By T. Finlekstein, A. Organ
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Extra resources for Air Engines - The History, Science, and Reality of the Perfect Engine
2. On the right, an 22 Air Engines Fig. 1 Reproduction of drawing showing the first Stirling engine from the patent specification of 1816 (London version). The engine used in 1818 for pumping water from a quarry (Anon. 1917a) is widely supposed to have looked like this a r to ra at e e n h ge ng Re tori s du H rin ea g t re co je m ct pr ed es si on t. C ns Co on te . ol st m v p. p . c pV = Const. b d C on te m p. t. ns st Co . H du ea rin t a g bs ex o pa rbe ns d io n b . ol v d a or at at er he n ge up Re ing v gi V c Fig.
Valves D and E were operated by linkwork which is not shown. Valve D served to admit the hot combustion gases to the cylinder, while E was the exhaust valve. When the piston moves from right to left, D closes and E opens, so that the gases present to the left of the piston are expelled. The pressure to the right of the piston and in the grate drops below atmospheric pressure due to the increase in volume, so that A opens and the space to the right of the piston is filled with fresh air from the atmosphere.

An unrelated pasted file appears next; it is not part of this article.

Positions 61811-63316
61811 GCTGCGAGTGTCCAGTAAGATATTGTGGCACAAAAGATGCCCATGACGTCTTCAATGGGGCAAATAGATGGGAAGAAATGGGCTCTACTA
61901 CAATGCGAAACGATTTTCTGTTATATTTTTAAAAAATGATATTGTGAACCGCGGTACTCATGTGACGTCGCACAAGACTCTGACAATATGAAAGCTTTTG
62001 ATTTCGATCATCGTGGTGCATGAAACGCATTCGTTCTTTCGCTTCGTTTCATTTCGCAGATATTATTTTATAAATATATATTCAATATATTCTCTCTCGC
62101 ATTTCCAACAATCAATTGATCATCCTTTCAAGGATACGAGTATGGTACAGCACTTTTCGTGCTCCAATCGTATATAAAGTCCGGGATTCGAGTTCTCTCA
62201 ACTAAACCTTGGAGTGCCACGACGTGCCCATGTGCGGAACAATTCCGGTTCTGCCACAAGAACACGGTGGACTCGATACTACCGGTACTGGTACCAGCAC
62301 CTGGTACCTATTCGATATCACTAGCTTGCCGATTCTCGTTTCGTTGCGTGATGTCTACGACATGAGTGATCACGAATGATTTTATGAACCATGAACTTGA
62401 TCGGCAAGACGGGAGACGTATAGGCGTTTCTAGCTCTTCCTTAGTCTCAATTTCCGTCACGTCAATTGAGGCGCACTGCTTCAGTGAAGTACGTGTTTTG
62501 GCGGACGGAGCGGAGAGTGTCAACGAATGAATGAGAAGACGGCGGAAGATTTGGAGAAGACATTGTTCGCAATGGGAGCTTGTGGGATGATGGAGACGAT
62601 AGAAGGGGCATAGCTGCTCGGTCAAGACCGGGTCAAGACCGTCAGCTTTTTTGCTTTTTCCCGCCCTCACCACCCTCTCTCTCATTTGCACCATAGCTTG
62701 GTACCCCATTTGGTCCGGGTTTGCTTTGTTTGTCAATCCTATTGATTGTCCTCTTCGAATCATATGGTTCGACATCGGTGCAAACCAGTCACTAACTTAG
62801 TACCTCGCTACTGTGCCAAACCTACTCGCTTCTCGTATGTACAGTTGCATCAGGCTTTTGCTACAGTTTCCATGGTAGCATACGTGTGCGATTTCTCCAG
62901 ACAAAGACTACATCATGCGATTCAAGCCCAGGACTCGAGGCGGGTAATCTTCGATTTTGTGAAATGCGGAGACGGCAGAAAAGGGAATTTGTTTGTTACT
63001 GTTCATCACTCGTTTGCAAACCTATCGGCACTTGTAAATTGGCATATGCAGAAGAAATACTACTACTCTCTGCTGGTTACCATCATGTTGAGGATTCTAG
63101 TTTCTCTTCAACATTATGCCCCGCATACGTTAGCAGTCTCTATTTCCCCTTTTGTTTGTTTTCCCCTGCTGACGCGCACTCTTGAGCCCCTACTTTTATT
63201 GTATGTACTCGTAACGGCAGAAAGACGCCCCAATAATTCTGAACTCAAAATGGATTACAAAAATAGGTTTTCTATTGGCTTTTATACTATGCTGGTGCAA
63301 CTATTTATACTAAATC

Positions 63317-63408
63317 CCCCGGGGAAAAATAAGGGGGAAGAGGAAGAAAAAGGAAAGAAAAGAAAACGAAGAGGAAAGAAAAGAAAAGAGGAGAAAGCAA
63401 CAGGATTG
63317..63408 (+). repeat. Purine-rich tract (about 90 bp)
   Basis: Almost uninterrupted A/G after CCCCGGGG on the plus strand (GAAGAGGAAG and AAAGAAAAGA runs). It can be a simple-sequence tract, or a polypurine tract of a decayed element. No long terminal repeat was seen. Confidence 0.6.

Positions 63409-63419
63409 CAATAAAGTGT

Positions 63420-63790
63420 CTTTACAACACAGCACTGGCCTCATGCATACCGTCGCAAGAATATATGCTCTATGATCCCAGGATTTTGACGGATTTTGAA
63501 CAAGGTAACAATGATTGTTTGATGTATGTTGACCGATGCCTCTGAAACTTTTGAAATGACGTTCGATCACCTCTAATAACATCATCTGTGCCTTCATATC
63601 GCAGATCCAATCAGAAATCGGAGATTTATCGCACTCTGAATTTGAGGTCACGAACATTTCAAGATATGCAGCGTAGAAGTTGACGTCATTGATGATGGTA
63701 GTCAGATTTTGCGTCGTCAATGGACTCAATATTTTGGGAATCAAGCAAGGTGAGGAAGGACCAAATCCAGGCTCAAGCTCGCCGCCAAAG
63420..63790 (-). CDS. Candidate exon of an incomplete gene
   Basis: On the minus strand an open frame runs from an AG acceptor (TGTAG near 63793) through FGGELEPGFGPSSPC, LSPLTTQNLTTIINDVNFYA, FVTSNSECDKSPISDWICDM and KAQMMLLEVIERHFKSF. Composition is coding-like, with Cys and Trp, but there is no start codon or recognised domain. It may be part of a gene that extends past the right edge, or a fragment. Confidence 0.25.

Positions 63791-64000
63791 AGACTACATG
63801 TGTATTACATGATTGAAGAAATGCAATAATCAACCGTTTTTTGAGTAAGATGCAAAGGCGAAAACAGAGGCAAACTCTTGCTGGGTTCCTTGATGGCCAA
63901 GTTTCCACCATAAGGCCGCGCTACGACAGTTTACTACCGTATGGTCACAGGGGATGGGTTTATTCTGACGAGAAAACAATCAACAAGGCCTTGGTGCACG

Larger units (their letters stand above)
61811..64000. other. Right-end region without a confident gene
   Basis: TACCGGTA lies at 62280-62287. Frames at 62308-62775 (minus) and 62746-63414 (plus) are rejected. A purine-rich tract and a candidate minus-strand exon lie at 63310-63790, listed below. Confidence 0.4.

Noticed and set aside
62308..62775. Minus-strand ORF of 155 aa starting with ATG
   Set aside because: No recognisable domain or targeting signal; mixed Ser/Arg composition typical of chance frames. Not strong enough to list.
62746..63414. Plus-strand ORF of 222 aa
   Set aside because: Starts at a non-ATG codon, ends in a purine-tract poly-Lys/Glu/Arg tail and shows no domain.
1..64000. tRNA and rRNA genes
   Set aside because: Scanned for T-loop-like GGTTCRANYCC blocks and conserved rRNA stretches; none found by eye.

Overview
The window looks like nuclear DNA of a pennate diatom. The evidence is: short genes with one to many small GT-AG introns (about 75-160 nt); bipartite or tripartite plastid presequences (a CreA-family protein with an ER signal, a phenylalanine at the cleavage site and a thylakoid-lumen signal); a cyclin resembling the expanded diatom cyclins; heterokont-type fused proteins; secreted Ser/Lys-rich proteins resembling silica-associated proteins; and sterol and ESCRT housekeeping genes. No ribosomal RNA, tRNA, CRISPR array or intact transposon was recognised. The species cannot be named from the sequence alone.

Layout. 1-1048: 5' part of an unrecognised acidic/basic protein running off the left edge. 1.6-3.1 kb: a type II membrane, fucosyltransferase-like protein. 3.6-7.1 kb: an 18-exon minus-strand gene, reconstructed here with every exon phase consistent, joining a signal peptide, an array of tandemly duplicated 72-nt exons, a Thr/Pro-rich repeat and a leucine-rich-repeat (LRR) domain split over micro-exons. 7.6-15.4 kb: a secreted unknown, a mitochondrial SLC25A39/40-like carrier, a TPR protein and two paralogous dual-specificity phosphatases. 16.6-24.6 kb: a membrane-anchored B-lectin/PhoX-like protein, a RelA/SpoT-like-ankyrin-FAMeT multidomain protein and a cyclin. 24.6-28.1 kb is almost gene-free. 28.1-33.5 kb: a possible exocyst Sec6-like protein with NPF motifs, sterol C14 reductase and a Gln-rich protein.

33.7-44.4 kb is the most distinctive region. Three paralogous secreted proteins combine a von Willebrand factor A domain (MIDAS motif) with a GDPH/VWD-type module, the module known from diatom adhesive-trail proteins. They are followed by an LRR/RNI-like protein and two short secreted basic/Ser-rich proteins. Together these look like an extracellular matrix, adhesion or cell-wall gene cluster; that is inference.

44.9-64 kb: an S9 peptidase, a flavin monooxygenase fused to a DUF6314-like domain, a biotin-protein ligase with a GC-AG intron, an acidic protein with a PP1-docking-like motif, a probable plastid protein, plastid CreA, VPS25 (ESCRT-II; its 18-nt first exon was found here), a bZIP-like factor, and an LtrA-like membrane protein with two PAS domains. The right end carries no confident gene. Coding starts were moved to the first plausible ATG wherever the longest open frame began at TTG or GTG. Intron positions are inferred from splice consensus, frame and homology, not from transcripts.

Thus, Stirling’s invention of the regenerator was made nearly half a century before a proper understanding of its functioning became general. The first recognition of Stirling’s genius in inventing the regenerator so many years in advance of any scientific knowledge of the subject came from Professor Fleeming Jenkin, who said (1883–84): ‘ . . ’ After this discussion of regenerators, which has been necessary for putting the whole subject of air engines in its proper perspective, the design of individual engines that were in common use at one time can be explained.